While news reports about Pakistan tend to cover Taliban attacks and bombings, and academics focus on security issues, the environment often takes a backseat in media reportage and scholarship. In particular, Pakistani women’s attachment to their environment and their environmental concerns are almost always ignored. Shazia Rahman traces the ways in which Pakistani women explore alternative, environmental modes of belonging, examines the vitality of place-based identities within Pakistani culture, and thereby contributes to evolving understandings of Pakistani women—in relation to both their environment and to various discourses of nation and patriarchy.
Through an astute analysis of such works as Sabiha Sumar’s Khamosh Pani (2003), Mehreen Jabbar’s Ramchand Pakistani (2008), Sorayya Khan’s Noor (2006), Uzma Aslam Khan’s Trespassing (2003), and Kamila Shamsie’s Burnt Shadows (2009), Rahman illuminates how Pakistani women’s creative works portray how people live with one another, deal with their environment, and intuit their relationship with the spiritual. She considers how literary and cinematic documentation of place-based identities simultaneously critiques and counters stereotypes of Pakistan as a country of religious nationalism and oppressive patriarchy. Rahman’s analysis discloses fresh perspectives for thinking about the relationship between social and environmental justice.
List of Illustrations
Introduction: The Place That Is Pakistan
1. Punjab: Eco-cosmopolitan Feminism
2. Thar: Bioregionalism
3. Bengal: Vernacular Landscape
4. Karachi: Pakistani Eco-cosmopolitanism
5. Displacement: Animalization
Conclusion: Justice for All
“Shazia Rahman brings a fine literary critical sensibility to a postcolonial, ecofeminist reading of contemporary Pakistani novels and films. Her ethically charged book offers a fresh . . . engagement with cultural production from Pakistan, an enormously important part of South Asia that is nevertheless often neglected in postcolonial studies.”—Ananya Jahanara Kabir, author of Partition’s Post-Amnesias: 1947, 1971, and Modern South Asia
Ananya Jahanara Kabir
“This is an urgent and consequential book on the deep entanglements between gender politics and environmental justice. Shazia Rahman brings into conversation for the first time an impressive array of ecological thought leaders and Pakistani writers and film makers. Impressive, vital work.”—Rob Nixon, author of Slow Violence and the Environmentalism of the Poor
“By foregrounding attachments to Pakistan as a place—comprising land, sea, plants, and animals—Place and Postcolonial Ecofeminism probes the important but overlooked relationship between women and the environment through a critical analysis of patriarchal structures of land ownership and social control that underpin the political and moral economy of Pakistan. Reading novels and feature films against the grain from an ecological perspective reveals the myriad ways of environmental belonging experienced by women at key moments in Pakistan’s history. Innovative in its use of methodologies in environmental humanities and postcolonial analysis, Place and Postcolonial Ecofeminism is a welcome intervention to the incipient debate on women and ecological degradation in Pakistan and will enrich understandings of self, place, and belonging beyond the narrow confines of the postcolonial state’s official nationalism.”—Ayesha Jalal, Mary Richardson Professor of History and director of the Center for South Asian and Indian Ocean Studies at Tufts University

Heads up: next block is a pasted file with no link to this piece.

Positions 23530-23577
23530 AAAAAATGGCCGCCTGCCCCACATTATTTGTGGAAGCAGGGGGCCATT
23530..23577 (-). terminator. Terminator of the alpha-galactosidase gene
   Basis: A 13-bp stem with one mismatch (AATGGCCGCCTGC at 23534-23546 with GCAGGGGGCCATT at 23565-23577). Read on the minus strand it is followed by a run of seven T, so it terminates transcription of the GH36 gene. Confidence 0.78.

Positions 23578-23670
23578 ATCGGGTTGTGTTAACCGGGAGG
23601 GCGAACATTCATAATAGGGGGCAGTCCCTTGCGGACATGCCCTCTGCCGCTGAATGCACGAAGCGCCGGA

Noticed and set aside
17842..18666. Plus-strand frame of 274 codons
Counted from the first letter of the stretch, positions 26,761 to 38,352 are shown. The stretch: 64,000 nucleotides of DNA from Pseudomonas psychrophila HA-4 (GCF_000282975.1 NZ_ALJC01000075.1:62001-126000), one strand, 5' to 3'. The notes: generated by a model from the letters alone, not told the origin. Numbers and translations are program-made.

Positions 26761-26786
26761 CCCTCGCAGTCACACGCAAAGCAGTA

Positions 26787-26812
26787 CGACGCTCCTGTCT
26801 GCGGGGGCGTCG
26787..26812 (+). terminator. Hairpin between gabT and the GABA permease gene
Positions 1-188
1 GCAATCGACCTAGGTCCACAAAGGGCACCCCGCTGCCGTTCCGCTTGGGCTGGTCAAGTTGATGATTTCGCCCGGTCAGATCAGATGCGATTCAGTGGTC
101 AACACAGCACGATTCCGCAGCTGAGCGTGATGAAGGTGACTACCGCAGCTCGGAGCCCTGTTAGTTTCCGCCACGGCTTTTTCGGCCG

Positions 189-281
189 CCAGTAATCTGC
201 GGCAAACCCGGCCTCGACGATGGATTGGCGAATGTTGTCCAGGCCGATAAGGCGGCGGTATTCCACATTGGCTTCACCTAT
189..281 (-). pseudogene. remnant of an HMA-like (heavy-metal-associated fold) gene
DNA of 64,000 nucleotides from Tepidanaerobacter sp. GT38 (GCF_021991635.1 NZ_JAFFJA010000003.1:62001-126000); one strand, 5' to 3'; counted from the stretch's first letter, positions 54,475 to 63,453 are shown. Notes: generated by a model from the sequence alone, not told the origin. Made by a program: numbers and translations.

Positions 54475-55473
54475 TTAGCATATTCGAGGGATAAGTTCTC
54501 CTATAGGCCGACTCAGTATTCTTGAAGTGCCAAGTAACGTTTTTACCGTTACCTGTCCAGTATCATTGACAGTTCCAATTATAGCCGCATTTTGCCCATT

“This book addresses the silence in the environmental humanities and in the academy regarding Pakistani women’s literary and cinematic fictions. Rahman conducts a nuanced analysis of Pakistani women’s lives, particularly in terms of how they engage with land, animals, ecology, and sense of place. She delves into the ways that Pakistani literature and cinema are revealing alternative, environmental ways of belonging that women create to counter dominant discourses of religious nationalism and global Islam. This book will be required reading not only among ecocritics, but among feminist, postcolonial, ethnic, Pakistani, and American studies scholars as well.”—Joni Adamson, professor of English and director of the Environmental Humanities Initiative at the Julie Ann Wrigley Global Institute of Sustainability at Arizona State University
“Shazia Rahman constructively redirects much current scholarship on Pakistani literature and film. Her focus on women’s narratives, understood broadly, and the environment is not only timely in terms of scholarly trends but also necessary, given the increasingly stark risks Pakistanis and others around the world face due to environmental neglect and degradation.”—Cara Cilano, professor of English at Michigan State University